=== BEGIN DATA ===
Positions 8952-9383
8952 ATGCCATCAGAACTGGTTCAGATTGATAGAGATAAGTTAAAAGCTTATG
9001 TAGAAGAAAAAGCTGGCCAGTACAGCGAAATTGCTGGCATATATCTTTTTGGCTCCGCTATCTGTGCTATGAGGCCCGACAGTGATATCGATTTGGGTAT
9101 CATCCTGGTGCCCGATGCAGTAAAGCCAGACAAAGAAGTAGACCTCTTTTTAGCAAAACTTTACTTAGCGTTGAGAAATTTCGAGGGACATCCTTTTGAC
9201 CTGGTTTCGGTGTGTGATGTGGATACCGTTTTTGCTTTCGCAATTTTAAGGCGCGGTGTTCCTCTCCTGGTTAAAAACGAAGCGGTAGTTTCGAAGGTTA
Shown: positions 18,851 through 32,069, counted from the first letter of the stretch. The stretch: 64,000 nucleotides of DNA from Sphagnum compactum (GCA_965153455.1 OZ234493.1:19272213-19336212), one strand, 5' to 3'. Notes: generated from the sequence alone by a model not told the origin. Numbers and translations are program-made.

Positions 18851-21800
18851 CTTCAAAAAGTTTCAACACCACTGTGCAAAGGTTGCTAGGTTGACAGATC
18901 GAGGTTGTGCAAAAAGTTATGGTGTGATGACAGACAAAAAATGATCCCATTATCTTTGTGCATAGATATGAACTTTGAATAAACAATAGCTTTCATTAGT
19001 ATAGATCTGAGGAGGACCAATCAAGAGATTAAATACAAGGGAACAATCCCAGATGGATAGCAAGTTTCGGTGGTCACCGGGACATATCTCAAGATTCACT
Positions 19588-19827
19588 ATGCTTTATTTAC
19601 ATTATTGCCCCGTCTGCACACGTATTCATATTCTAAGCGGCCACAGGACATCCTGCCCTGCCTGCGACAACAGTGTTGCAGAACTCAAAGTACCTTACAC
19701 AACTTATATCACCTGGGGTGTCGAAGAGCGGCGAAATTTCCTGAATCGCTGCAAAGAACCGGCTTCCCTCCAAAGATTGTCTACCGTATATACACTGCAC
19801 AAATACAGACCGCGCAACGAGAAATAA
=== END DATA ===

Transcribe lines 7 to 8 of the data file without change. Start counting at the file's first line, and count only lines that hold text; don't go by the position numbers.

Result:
Positions 18851-21800
18851 CTTCAAAAAGTTTCAACACCACTGTGCAAAGGTTGCTAGGTTGACAGATC